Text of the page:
An Informative Guide to the Massasauga Rattlesnake
When people picture a rattlesnake, they generally think of the diamondback and not the shy massasauga rattlesnake. This snake’s name means “big river mouth” in Chippewa, and is named for the type of areas it is commonly found in, namely bogs and marshes. Although the massasauga rattlesnake was once plentiful in numbers, human interference has caused its numbers to dwindle, and it is now being considered for addition on the endangered species list.
The massasauga rattlesnake is a thick-bodied viper that can range in length from 50 – 100 cm once it reaches adulthood. It should also be noted that the male massasauga is generally longer than the female.
The majority of their body is gray or brown, marked with distinguishing dark blotches that run down the length of their back. Their tails have striking dark stripes that are often outlined with a lighter hue of their body color, and their bellies are usually a mottled black color. Although in the wild they are often confused with the eastern timber rattlesnake, their tails differ in that the timber rattlesnake’s tail is almost completely black; not striped.
Massasauga rattlers prefer to live in temperate environments that are damp, such as fens, marshes, swamps, and bottomland forests. They remain in their homes from late August to spring, but during the summer months they prefer to travel to drier habits like crops and grasslands.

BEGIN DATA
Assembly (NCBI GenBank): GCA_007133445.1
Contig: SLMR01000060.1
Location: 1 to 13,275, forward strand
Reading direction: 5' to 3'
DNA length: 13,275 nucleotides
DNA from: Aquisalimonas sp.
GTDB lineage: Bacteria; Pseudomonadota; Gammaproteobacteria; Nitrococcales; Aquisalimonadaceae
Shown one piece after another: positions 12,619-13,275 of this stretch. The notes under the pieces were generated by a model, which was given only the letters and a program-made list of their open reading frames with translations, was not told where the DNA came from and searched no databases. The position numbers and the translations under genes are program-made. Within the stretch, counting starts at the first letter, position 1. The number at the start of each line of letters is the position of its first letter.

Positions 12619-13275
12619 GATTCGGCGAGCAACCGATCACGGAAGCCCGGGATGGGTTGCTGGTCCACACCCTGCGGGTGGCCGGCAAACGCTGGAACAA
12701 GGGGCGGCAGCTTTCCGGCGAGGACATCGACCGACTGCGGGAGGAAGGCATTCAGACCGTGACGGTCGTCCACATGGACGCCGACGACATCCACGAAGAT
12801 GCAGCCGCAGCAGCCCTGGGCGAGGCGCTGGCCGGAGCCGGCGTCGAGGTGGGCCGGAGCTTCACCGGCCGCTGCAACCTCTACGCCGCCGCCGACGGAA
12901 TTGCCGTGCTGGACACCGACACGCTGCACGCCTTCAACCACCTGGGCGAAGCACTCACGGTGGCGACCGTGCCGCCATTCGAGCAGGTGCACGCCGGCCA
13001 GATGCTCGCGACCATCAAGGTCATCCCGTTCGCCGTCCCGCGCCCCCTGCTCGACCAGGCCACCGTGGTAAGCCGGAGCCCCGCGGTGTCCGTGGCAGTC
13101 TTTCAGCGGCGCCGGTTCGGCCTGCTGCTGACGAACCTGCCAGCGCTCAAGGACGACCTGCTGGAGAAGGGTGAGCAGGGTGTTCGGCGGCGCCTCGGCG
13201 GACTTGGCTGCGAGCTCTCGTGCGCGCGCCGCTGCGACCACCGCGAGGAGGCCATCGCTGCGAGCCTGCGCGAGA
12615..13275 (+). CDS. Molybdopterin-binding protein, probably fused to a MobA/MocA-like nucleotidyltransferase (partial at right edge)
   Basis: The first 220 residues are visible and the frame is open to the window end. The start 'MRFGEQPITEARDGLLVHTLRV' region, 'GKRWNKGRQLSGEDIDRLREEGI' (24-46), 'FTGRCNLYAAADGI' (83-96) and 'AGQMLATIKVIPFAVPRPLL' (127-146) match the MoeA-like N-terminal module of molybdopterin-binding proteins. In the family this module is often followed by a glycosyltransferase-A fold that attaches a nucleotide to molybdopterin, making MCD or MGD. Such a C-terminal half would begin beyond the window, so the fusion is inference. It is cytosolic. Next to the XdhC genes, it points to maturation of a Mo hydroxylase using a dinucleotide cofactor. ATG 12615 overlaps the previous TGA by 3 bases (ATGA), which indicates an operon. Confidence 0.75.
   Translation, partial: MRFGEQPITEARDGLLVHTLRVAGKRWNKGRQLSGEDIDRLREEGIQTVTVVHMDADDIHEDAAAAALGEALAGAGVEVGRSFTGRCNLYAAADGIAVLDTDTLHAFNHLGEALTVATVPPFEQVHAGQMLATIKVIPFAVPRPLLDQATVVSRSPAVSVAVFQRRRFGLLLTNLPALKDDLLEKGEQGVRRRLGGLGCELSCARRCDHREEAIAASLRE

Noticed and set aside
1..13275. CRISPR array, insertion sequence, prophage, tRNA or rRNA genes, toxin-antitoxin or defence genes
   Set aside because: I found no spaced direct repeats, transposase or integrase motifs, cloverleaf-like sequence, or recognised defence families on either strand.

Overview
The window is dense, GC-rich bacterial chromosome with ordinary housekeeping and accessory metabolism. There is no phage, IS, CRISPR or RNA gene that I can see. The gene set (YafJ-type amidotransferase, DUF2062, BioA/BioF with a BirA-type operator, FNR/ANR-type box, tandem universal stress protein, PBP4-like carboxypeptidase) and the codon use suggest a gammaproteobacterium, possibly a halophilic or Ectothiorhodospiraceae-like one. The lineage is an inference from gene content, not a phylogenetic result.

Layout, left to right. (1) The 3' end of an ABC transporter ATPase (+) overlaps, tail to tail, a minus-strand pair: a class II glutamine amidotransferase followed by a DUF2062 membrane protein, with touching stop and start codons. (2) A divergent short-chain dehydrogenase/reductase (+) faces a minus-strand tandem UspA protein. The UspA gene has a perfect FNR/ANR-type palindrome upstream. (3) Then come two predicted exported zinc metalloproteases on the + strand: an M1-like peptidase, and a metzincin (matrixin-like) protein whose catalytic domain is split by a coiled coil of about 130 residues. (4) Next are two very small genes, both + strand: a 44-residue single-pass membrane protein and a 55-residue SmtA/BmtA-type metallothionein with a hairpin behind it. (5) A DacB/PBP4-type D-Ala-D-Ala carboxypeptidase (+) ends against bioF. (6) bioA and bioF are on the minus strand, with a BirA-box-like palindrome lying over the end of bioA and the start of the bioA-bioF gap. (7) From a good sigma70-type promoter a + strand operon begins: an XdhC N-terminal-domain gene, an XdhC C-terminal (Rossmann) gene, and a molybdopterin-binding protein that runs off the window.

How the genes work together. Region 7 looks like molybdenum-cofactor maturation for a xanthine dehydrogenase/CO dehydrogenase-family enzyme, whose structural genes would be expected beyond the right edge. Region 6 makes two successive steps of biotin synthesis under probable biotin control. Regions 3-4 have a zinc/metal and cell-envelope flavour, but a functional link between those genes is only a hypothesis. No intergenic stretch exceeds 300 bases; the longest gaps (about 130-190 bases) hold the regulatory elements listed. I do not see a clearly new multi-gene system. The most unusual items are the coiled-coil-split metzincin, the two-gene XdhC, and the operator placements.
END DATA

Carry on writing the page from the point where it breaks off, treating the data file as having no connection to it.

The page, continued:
This species of rattlesnake can be found in various areas of North America, spanning from the southern regions of Canada to Arizona and the Gulf Coast of Texas all the way to eastern Pennsylvania.
These rattlesnakes prefer to mate during the spring and fall months, followed by a gestational period of approximately 3.5 months. While the babies are still inside their mother, she will nurture and protect them fiercely. The mother snake will then seek out an abandoned mammal burrow or other dry private spot to have her young in because, unlike some snakes, the massasauga rattlesnakes are born live and not in eggs.
The newly born snakes will remain in the den with their mother for a few days, but will soon disperse and go their own ways. This is not a yearly event for the mother snake; females can only reproduce once every 2 years.
Behavior and Feeding Habits
The massasauga rattlesnake prefers a solitary life. Although they are fairly active throughout the warmer months, they will hibernate alone or by themselves in mammal burrows during cold, winter months. When they weather turns again they will migrate to warmer areas, but they always return to the same hibernation spot every following year.
Because they live in predominantly wet areas, these snakes are excellent swimmers. Like most reptiles, however, they prefer to spend the majority of their time basking on rocks and higher ground.
Massasauga rattlesnakes are carnivorous and mostly eat small rodents like mice and shrews. They will occasionally eat small birds, insects, frogs, and even other snakes as well. While hunting, they usually strike their prey, injecting them with venom. They then wait for the prey to die before they eat them. Certain prey that is too weak to fight back, such as baby mice and frogs, will sometimes be eaten without injecting any venom at all.
Although massasauga rattlesnakes are efficient hunters, they do have their fair share of predators as well. Hawks, larger snakes, foxes and raccoons are all capable of killing these snakes. Additionally, some animals may inadvertently kill them by trampling on them.
By far, though, the biggest threat to the massasauga rattlesnake is humans. Numbers of these snakes are continually dropping because of human interference with their natural habitat. In addition to this, in the 1970s some states paid rewards for killing rattlesnakes. Many people believe the latter may be the main reason these snakes are in danger.